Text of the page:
Today, as in the ancient past, there are the Herods who would kill the Christ child, just as soon as it has come to birth. Once we invite the Christ message into thought, we should not be startled at the efforts of evil to destroy it—we should not be startled, but we should be alert. According to Matthew's Gospel, Joseph, as guardian of the infant Jesus, was warned in a dream to take him and his mother to Egypt for a time. And so the cruel decree of Herod, ordering the execution of male Hebrew babies, failed to destroy Jesus. Similarly, we must defend the Christ in our consciousness from being murdered by hatred, fear, greed, and sensualism. The best means whereby to do so is through our love for that Christ-idea, and our tender, frequent nurture of it. We must tend it constantly, as a watchful mother might make periodic check on her sleeping babe, to ensure that its abode in thought remains peaceful and undisturbed. Consequently, just as the Christ child grew in grace, so will the Christ, as the true idea of God, impart grace to the "inn" of consciousness, transforming both thought and experience. In Science and Health Mrs. Eddy writes, "It is the spiritualization of thought and Christianization of daily life, in contrast with the results of the ghastly farce of material existence; it is chastity and purity, in contrast with the downward tendencies and earthward gravitation of sensualism and impurity, which really attest the divine origin and operation of Christian Science." Science and Health., p. 272.

We will certainly be misled if we expect the Christ message to come to us attired in the splendor of worldly fame, erudition, and wealth. In antiquity, and likewise today, the Christ has little in common with these, for their systems and values are constructed from the elements of the material world, which is fated to fade and finally to pass away. The Christ, however, is as eternal as God Himself. The Christ, as the harbinger of salvation to mankind, never changes. A prophet, writing six centuries before the birth of Jesus, recognized and welcomed the timeless Christ message when he wrote, "The grass withereth, the flower fadeth: but the word of our God shall stand for ever." Isa. 40:8.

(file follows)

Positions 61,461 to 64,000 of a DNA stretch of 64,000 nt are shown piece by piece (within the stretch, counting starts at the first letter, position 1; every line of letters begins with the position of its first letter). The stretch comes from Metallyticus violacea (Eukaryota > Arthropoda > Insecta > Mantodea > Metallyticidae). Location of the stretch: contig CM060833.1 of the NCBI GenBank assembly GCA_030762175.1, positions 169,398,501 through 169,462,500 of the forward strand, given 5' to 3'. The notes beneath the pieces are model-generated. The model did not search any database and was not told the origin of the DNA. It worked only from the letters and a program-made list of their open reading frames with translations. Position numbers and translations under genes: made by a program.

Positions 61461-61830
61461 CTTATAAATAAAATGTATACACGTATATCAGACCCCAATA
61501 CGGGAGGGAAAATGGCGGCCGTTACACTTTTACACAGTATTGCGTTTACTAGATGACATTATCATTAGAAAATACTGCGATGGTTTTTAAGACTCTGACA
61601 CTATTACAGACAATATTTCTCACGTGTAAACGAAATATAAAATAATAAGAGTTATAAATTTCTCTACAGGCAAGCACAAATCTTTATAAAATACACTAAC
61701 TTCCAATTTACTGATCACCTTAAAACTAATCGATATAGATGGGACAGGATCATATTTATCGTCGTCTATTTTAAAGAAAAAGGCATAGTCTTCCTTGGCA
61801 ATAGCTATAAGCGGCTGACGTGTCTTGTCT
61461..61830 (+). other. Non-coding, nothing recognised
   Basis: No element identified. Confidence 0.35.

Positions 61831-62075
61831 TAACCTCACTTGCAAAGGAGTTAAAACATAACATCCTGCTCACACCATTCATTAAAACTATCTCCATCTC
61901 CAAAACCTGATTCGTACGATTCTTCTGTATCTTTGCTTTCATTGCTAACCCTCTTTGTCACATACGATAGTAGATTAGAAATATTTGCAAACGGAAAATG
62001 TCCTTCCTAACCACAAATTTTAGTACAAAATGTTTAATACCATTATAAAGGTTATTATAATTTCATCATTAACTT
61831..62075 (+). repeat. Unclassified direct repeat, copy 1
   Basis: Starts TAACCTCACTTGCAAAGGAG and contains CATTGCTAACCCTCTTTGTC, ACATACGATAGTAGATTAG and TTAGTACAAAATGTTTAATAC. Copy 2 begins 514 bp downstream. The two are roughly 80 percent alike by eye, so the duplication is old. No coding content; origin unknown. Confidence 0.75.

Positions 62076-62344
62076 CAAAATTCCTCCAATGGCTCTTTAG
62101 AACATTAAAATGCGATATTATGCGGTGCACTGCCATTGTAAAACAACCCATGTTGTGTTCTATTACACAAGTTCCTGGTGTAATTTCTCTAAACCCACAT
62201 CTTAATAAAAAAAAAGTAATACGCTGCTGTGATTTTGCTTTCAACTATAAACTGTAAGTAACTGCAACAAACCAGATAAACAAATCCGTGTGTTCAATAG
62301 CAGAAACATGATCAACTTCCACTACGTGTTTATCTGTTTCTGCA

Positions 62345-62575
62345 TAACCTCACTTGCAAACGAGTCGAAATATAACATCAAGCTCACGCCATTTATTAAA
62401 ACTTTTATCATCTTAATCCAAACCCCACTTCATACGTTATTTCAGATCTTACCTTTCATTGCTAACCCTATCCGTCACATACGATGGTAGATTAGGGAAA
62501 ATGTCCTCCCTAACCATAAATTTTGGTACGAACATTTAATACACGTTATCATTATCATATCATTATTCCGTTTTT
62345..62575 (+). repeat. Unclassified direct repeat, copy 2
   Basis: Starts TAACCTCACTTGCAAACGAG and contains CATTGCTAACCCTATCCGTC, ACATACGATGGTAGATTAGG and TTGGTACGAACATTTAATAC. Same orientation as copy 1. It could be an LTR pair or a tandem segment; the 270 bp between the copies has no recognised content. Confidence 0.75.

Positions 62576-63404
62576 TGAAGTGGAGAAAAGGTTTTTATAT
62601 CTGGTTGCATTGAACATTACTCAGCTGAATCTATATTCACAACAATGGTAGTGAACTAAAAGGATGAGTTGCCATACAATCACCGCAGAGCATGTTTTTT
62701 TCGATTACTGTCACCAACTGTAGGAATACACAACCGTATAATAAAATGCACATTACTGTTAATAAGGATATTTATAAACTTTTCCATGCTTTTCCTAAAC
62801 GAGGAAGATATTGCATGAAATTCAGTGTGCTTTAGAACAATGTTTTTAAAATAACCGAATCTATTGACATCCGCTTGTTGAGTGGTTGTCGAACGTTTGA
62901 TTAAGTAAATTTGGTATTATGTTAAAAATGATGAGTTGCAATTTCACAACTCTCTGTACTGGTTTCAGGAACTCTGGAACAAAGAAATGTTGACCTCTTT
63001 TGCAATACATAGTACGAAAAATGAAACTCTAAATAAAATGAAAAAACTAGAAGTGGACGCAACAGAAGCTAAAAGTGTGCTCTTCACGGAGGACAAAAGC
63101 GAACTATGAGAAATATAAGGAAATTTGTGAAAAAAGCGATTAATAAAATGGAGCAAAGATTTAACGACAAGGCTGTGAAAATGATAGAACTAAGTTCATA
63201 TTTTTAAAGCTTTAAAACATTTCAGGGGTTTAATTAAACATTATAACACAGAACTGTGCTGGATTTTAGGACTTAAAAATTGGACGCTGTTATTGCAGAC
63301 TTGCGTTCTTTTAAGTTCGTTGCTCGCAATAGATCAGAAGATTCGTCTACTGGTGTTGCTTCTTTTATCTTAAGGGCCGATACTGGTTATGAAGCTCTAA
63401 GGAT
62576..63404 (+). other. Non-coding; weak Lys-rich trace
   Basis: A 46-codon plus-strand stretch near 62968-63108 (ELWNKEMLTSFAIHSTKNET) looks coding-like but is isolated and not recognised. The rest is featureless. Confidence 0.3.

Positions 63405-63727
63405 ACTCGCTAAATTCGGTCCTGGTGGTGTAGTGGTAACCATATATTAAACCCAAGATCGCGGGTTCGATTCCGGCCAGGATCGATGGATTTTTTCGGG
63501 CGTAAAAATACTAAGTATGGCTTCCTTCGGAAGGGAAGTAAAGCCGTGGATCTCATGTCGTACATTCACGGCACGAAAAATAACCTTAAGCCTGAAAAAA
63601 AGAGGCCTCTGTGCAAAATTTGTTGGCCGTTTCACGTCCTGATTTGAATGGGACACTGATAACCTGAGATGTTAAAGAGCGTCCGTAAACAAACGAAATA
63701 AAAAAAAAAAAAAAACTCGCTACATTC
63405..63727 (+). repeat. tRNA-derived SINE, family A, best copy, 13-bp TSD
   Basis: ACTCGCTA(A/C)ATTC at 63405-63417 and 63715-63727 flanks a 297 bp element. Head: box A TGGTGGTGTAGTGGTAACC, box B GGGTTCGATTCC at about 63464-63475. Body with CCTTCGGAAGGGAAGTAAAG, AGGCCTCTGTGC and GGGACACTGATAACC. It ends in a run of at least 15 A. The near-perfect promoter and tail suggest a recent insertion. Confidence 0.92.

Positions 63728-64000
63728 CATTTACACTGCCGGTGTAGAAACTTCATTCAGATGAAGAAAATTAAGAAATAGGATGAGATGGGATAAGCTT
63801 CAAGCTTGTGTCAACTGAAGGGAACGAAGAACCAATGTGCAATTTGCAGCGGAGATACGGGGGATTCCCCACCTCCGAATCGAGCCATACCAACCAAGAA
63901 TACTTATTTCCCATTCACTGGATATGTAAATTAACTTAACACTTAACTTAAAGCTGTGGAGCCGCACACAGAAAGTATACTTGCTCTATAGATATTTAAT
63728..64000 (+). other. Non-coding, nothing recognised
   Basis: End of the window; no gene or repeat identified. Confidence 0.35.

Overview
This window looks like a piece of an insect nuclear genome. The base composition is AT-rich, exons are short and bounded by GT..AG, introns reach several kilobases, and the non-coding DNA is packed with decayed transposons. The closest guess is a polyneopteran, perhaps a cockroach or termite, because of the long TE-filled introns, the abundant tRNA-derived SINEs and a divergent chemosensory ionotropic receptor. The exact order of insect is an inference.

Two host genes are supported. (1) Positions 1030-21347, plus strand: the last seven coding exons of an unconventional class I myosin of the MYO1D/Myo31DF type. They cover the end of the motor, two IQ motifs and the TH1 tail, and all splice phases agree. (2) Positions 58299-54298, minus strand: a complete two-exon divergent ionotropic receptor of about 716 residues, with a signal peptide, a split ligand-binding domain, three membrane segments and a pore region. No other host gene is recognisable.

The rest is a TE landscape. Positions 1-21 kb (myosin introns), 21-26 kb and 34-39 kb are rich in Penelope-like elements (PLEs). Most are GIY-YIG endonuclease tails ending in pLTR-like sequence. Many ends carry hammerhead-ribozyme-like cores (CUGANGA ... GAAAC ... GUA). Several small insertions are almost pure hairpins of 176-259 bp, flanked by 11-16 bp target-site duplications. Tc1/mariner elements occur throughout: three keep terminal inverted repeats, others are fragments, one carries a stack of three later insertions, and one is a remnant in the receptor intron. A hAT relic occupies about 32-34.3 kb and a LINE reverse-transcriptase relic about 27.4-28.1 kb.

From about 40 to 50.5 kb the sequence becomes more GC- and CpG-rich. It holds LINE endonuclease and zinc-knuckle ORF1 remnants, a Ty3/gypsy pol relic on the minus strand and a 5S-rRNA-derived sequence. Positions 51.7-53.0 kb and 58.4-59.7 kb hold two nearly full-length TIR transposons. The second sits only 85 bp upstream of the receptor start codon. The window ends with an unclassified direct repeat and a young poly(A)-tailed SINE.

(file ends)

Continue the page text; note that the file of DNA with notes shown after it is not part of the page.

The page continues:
That Word, as John's Gospel declared, "was made flesh, and dwelt among us" John 1:14. as the Saviour, Christ Jesus. He spent three of his adult years teaching ordinary people—fishermen, for example, and tax collectors, and those the Pharisees called sinners—who seemed the only ones interested enough or desperate enough to listen and learn that they were, in truth, the beloved children of God. He healed all kinds of physical and mental anguish. And ultimately, he himself overcame death and ascended, giving tangible proof of the transforming and regenerating power of a life lived in conscious harmony with God and in consistent obedience to His laws.

The promise of such a Christly life is just as real today as it was two thousand years ago. The Christ message to each of us is that we can aspire to live that kind of life, to follow Christ Jesus in his service to God and to people, and to share in some small measure at least in his triumph over evil of every sort. Is there room in our consciousness, in our aspirations, and in our hearts, for that gospel—that good news? Mrs. Eddy writes, "Let the sentinels of Zion's watch-towers shout once again, 'Unto us a child is born, unto us a son is given.'" Miscellaneous Writings, p. 370. Is there, here and now, room for that Christ child in our "inn"?

The Christian touch
December 17, 1984